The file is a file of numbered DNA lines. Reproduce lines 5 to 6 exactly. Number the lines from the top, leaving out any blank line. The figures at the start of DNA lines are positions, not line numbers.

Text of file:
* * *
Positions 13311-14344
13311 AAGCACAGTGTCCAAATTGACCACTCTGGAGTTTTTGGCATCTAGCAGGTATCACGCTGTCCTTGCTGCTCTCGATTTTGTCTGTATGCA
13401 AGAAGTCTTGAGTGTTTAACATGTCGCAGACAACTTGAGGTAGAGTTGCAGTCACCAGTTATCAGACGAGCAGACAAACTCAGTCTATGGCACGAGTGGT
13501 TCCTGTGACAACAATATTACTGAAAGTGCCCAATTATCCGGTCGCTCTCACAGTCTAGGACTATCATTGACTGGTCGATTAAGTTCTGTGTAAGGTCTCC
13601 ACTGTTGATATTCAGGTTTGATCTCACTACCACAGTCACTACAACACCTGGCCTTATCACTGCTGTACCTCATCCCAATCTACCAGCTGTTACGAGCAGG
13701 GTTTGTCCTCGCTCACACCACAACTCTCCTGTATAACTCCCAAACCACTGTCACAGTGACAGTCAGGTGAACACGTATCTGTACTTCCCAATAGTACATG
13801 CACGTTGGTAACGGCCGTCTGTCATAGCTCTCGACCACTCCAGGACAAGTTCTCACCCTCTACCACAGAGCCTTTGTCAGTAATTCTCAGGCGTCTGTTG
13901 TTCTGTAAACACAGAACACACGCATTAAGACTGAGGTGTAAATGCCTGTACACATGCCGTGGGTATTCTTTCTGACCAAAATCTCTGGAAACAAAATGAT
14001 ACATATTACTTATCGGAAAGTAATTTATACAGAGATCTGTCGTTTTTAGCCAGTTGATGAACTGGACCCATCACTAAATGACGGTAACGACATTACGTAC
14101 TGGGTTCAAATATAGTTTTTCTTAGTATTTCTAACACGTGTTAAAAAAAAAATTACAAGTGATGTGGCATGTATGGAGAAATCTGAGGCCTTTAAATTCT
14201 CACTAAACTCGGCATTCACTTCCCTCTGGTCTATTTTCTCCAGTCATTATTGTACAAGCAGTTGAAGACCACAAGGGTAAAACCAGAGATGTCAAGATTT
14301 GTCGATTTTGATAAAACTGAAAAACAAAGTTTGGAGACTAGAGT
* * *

13601 ACTGTTGATATTCAGGTTTGATCTCACTACCACAGTCACTACAACACCTGGCCTTATCACTGCTGTACCTCATCCCAATCTACCAGCTGTTACGAGCAGG
13701 GTTTGTCCTCGCTCACACCACAACTCTCCTGTATAACTCCCAAACCACTGTCACAGTGACAGTCAGGTGAACACGTATCTGTACTTCCCAATAGTACATG